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J ECT. 2015 Jun;31(2):125-8. doi: 10.1097/YCT.0000000000000197.

Acute electroconvulsive therapy followed by maintenance electroconvulsive therapy decreases hospital re-admission rates of older patients with severe mental illness.

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From the *Abarbanel Mental Health Center, Bat-Yam; †Sackler Faculty of Medicine, Tel Aviv University, Tel Aviv; and ‡Department of Psychology, Bar-Ilan University, Ramat-Gan, Israel.



Electroconvulsive therapy (ECT) is a highly effective treatment for patients with severe mental illness (SMI). Maintenance ECT (M-ECT) is required for many elderly patients experiencing severe recurrent forms of mood disorders, whereas M-ECT for schizophrenia patients is a poorly studied treatment. We report on the outcomes in aged patients with SMI: schizophrenia and severe affective disorders treated by M-ECT of varying duration to prevent relapse after a successful course of acute ECT. The study measured the effectiveness of M-ECT in preventing hospital readmissions and reducing admission days.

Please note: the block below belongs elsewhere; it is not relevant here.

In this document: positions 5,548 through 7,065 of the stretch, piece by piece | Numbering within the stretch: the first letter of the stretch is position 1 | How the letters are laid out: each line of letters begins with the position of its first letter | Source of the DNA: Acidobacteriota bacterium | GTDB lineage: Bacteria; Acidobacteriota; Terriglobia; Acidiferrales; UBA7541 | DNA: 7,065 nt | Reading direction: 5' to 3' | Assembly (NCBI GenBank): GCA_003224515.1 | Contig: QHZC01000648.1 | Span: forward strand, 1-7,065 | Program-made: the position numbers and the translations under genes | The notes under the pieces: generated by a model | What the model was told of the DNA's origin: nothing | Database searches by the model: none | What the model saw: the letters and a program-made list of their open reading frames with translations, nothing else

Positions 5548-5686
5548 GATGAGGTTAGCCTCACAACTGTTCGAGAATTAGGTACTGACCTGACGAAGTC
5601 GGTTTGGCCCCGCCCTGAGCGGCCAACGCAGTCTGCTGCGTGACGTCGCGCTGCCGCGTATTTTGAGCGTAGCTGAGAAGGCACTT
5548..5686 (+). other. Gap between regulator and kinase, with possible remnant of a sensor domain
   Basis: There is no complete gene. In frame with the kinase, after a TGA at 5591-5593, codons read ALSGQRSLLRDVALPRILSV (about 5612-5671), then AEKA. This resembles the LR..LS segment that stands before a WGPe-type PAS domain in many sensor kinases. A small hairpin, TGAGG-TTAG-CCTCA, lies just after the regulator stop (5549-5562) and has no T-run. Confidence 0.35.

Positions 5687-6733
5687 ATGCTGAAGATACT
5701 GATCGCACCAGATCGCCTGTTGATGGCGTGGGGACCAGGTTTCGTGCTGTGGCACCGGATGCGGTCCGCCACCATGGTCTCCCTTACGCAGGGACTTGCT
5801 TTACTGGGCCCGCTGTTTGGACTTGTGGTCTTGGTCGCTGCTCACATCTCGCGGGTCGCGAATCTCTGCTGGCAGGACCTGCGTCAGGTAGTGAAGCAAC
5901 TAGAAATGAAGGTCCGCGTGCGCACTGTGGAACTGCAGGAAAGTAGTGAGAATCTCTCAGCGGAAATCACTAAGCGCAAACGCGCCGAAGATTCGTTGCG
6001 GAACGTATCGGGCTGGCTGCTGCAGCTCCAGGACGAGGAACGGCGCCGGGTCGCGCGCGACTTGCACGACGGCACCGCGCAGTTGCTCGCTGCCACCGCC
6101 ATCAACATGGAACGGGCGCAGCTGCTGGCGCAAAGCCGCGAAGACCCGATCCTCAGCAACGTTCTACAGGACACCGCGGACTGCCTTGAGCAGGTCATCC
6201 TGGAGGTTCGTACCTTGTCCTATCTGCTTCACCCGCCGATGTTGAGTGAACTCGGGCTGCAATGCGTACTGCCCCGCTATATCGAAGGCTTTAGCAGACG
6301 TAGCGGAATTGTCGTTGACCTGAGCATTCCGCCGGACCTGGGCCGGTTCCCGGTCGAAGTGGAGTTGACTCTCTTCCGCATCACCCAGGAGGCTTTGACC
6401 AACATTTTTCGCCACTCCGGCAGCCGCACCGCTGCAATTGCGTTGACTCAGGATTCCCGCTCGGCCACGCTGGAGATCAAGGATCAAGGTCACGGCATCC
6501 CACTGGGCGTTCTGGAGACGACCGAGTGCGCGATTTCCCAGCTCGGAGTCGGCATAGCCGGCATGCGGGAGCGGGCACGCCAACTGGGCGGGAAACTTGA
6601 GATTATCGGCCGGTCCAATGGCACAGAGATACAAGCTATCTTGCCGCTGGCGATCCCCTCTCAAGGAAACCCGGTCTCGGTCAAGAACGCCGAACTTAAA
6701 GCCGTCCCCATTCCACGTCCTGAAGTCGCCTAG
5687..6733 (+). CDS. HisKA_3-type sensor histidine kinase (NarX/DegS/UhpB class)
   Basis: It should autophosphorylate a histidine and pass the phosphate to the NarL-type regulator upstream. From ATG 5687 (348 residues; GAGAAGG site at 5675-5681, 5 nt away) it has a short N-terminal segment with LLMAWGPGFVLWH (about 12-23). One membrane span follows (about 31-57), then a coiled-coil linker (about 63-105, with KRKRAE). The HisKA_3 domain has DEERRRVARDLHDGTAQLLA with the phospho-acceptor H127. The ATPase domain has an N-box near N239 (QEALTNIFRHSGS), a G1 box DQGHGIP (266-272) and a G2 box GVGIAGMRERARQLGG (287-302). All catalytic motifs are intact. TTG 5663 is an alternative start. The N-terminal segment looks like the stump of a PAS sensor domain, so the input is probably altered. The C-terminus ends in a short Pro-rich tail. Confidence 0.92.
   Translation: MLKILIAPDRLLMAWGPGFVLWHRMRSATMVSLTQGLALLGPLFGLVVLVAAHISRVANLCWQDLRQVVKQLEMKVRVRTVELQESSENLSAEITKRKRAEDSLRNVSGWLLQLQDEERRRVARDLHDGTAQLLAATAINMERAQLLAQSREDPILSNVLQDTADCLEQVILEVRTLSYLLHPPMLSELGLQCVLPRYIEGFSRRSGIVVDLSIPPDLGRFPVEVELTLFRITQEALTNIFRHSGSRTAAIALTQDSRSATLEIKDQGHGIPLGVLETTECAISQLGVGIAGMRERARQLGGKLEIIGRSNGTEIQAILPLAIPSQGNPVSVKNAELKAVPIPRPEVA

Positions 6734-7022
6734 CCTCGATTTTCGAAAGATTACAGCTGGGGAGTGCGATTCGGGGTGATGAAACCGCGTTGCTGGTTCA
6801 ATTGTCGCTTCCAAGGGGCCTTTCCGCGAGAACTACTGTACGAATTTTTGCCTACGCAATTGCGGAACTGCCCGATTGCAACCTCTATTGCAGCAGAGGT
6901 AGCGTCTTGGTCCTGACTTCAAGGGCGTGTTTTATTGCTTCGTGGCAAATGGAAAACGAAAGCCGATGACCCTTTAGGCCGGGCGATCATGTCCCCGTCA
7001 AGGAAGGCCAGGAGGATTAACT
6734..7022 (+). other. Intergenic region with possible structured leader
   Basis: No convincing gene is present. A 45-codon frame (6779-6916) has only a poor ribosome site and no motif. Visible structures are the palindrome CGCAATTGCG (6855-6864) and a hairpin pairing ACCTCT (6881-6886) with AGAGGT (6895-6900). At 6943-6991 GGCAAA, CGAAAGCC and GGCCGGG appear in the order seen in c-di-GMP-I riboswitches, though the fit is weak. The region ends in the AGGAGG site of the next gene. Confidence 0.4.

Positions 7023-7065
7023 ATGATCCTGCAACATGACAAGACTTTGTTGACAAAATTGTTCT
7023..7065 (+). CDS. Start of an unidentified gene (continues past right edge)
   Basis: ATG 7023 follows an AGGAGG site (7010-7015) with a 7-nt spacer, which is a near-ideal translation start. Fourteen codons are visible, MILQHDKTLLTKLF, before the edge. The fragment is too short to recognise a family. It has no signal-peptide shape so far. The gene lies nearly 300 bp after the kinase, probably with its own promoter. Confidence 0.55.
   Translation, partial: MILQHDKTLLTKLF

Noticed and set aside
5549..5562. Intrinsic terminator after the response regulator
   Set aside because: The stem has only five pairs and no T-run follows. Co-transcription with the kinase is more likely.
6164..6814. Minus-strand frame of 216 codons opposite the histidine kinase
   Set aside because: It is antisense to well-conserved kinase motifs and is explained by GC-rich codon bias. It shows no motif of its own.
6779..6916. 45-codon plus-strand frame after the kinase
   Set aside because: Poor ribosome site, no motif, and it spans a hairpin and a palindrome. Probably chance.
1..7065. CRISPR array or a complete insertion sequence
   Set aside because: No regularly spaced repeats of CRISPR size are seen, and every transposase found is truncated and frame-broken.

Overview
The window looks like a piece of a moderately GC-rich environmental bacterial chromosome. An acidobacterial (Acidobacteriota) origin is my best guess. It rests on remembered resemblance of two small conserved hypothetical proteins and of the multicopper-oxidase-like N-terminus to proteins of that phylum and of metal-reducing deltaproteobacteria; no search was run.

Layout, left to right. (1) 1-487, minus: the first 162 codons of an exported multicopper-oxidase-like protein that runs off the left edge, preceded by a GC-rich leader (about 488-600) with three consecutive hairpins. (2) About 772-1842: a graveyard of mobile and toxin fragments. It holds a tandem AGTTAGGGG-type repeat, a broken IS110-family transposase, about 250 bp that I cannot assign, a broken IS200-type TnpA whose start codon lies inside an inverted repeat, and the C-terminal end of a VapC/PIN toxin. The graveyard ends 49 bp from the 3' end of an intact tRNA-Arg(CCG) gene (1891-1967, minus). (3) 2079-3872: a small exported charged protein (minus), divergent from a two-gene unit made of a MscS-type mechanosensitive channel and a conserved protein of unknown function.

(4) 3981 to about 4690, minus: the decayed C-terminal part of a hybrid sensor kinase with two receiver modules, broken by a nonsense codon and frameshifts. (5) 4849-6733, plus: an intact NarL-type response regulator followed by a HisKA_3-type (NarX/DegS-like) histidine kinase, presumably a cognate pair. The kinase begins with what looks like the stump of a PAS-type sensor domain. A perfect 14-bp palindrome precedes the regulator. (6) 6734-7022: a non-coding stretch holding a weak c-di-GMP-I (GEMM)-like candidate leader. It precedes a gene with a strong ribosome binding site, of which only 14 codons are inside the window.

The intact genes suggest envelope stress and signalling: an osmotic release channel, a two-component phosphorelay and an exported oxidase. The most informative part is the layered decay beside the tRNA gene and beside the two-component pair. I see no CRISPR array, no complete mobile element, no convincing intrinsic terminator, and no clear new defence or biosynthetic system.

A retrospective chart review of 42 consecutive patients comparing the number and length of psychiatric admissions before and after the start of M-ECT was used. We analyzed diagnoses, previous ECT treatments, number of ECT treatments, and number and length of psychiatric admissions before and after M-ECT.


Mean age in our sample was 71.5 (6.9) years. Twenty-two (52%) patients experienced severe affective disorders and 20 (48%) experienced schizophrenia. Patients were administered 92.8 (85.9) M-ECT treatments. Average duration of the M-ECT course was 34 (29.8) months. There were on average 1.88 admissions before M-ECT and only 0.38 admissions in the M-ECT period (P < 0.001). Duration of mean hospitalization stay decreased from 215.9 to 12.4 days during the M-ECT (P < 0.01).


Our findings suggest that acute ECT followed by M-ECT is highly effective in selected elderly patients with SMIs.

[Indexed for MEDLINE]

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